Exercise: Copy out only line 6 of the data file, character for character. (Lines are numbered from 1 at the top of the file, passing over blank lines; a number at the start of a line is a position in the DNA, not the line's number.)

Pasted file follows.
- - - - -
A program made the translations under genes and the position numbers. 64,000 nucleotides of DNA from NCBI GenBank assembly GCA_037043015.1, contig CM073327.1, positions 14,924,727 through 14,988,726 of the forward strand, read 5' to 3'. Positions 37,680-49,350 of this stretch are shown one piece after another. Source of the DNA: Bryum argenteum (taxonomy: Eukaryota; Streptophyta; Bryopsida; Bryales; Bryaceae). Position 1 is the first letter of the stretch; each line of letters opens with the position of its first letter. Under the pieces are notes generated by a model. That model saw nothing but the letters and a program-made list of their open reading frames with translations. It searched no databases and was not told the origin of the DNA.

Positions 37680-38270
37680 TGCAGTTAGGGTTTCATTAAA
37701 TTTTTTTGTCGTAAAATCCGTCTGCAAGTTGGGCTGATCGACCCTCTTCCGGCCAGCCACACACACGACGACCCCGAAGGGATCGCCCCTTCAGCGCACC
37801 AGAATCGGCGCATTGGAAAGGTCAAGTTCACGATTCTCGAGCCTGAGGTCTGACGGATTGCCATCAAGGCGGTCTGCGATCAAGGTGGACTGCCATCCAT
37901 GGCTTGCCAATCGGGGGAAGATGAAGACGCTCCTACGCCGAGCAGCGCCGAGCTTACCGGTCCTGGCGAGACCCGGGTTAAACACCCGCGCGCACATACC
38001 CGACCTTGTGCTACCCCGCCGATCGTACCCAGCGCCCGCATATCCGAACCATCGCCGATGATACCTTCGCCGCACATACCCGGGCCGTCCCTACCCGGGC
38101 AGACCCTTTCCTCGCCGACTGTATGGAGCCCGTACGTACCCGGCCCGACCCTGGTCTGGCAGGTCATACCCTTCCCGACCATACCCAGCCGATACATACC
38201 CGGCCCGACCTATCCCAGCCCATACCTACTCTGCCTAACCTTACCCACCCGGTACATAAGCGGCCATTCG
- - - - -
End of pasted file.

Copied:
37901 GGCTTGCCAATCGGGGGAAGATGAAGACGCTCCTACGCCGAGCAGCGCCGAGCTTACCGGTCCTGGCGAGACCCGGGTTAAACACCCGCGCGCACATACC